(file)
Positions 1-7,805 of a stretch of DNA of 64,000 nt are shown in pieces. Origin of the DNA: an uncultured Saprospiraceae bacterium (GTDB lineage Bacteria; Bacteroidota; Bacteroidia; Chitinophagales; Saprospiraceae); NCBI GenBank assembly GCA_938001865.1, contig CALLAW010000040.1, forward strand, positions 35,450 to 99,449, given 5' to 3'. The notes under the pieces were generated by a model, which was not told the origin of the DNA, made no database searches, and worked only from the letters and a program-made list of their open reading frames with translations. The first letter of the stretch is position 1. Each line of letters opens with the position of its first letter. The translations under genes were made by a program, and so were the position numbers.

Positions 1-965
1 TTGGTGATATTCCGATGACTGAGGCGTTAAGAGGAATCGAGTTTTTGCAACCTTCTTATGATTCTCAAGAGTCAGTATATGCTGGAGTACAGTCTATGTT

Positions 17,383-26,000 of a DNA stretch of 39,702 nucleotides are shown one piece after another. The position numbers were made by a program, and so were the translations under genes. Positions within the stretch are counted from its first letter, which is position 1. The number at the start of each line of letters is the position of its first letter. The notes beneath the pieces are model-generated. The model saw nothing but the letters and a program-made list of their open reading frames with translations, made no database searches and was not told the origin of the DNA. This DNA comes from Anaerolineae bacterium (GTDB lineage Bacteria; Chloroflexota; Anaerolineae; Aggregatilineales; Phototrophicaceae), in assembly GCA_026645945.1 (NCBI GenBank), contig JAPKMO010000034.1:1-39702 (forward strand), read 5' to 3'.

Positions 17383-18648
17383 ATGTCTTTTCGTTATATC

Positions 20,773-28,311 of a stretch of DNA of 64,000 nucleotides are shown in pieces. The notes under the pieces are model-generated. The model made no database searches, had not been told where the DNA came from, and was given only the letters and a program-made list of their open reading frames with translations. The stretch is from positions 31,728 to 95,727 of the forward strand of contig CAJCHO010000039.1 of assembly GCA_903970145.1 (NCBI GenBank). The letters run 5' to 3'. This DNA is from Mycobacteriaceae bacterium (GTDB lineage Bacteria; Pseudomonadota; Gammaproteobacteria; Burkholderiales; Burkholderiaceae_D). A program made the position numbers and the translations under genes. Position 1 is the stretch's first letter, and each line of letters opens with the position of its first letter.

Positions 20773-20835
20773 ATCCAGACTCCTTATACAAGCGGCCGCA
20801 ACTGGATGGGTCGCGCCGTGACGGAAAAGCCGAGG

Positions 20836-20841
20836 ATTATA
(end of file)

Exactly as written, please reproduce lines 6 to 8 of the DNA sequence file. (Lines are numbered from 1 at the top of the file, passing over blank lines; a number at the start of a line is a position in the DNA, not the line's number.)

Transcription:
17383 ATGTCTTTTCGTTATATC

Positions 20,773-28,311 of a stretch of DNA of 64,000 nucleotides are shown in pieces. The notes under the pieces are model-generated. The model made no database searches, had not been told where the DNA came from, and was given only the letters and a program-made list of their open reading frames with translations. The stretch is from positions 31,728 to 95,727 of the forward strand of contig CAJCHO010000039.1 of assembly GCA_903970145.1 (NCBI GenBank). The letters run 5' to 3'. This DNA is from Mycobacteriaceae bacterium (GTDB lineage Bacteria; Pseudomonadota; Gammaproteobacteria; Burkholderiales; Burkholderiaceae_D). A program made the position numbers and the translations under genes. Position 1 is the stretch's first letter, and each line of letters opens with the position of its first letter.

Positions 20773-20835